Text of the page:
I Can’t Stop Giggling at the Startling Way Paczki are Made
Do I love pastries? Yes. Am I immature? Also yes.
Paczki, the Polish pastry most closely related to the American doughnut, are about to step back into the spotlight. As a traditional dessert to enjoy on Fat Thursday (February 18th this year), it's a sweet addition to the observation of Lent... but I still can't get over how they're made.
First... How Do You Say It?
For the uninitiated, Paczki are delicious to eat but rather difficult to say. Deising's Bakery in Kingston, NY (a childhood favorite of mine) tells us the pastry is pronounced "punch-key" or "poonch-key". The bakery is offering Paczki in eight different flavors this year.
Paczki in the Hudson Valley, NY
There's an impressive Paczki fandom right here in the Hudson Valley. A large Polish population in our corner of New York state means that many local bakeries are putting Paczki production into high gear. Some Paczki pros, like the above-mentioned Deising's, recently gave a peek behind the curtain as to how these delicious dough balls are... uh... filled.
How to Make Paczki
Listen, we're all adults here, but there was still something that feels strangely forbidden about watching Deising's making-of video (below) at work. After the dough is mixed, proofed (pronounced "proved"), and baked, filling must be added. I just didn't know there was so much motion involved.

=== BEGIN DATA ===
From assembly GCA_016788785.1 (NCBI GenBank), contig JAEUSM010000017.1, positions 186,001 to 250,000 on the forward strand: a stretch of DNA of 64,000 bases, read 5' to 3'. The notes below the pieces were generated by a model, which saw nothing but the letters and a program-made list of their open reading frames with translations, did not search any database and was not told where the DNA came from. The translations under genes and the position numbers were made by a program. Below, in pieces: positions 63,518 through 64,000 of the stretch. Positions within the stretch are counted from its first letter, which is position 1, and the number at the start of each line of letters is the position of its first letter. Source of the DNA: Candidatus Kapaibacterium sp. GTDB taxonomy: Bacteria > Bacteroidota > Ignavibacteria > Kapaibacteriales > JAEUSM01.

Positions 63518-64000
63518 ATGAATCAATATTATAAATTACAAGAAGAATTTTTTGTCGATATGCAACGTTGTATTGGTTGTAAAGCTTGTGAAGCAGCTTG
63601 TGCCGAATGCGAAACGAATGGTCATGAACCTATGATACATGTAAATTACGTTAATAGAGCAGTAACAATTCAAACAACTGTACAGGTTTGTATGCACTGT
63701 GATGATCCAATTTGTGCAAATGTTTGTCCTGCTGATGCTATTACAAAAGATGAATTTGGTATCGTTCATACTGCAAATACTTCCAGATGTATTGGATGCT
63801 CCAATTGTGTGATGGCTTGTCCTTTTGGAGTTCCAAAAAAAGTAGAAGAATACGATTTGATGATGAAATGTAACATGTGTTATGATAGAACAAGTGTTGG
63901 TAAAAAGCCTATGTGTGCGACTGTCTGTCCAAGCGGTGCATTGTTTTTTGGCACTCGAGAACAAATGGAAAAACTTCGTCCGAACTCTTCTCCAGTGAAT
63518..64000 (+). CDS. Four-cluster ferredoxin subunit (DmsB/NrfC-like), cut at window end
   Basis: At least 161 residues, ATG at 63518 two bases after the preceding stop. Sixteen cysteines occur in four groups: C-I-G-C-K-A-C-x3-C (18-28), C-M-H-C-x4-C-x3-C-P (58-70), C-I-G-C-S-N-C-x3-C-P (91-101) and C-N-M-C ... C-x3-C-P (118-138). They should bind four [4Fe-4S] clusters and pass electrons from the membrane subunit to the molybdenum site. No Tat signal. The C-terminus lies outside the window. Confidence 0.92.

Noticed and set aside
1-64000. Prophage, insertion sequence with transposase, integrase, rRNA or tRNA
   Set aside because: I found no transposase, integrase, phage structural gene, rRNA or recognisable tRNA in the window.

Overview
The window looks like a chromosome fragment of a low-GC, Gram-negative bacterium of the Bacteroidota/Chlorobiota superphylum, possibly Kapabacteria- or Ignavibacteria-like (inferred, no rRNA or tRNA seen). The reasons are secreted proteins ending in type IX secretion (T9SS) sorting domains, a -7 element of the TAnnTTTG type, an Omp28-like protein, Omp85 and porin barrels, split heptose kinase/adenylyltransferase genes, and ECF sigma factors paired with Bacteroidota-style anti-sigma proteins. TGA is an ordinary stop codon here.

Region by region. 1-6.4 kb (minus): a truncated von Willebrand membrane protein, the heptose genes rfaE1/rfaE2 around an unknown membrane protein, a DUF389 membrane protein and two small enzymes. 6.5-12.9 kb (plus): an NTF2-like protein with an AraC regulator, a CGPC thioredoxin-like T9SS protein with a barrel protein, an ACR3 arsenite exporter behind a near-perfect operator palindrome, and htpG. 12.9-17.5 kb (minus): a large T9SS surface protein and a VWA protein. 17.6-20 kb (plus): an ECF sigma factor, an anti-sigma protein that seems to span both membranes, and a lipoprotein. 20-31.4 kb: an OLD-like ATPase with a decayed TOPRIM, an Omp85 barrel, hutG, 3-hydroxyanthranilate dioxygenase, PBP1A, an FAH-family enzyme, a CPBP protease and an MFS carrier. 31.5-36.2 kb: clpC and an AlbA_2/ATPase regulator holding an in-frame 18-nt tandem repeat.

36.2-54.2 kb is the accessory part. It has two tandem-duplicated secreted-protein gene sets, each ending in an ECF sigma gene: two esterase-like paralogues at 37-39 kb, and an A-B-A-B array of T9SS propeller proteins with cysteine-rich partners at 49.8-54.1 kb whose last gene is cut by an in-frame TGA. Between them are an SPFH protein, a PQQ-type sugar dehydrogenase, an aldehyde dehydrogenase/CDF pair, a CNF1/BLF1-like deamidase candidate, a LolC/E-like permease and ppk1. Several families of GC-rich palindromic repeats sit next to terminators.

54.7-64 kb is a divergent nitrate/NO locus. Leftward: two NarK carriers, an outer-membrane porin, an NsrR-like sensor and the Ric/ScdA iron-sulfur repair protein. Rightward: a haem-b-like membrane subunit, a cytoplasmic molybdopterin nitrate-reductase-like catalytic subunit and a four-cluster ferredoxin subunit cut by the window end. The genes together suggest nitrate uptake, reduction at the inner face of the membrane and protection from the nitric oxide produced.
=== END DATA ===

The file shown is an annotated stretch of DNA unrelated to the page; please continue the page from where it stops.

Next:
Getting Our Minds Out of the Gutter
As the demonstration shows, this ain't no one-and-done maneuver. The rather girthy injector is inserted deep into the powdered pastry, and spends more than a few seconds inside (the baker needs to make sure they're thoroughly filled, after all). These Paczki are even done two at a time. After they're topped off, the Polish treats join their brethren on a massive tray, awaiting the eager mouths of the hungry Hudson Valley faithful.
Can't get enough of Hudson Valley desserts? Check out where you can find the mythical PieCaken below, and keep scrolling to find out which brave ice cream shops are staying open all winter long.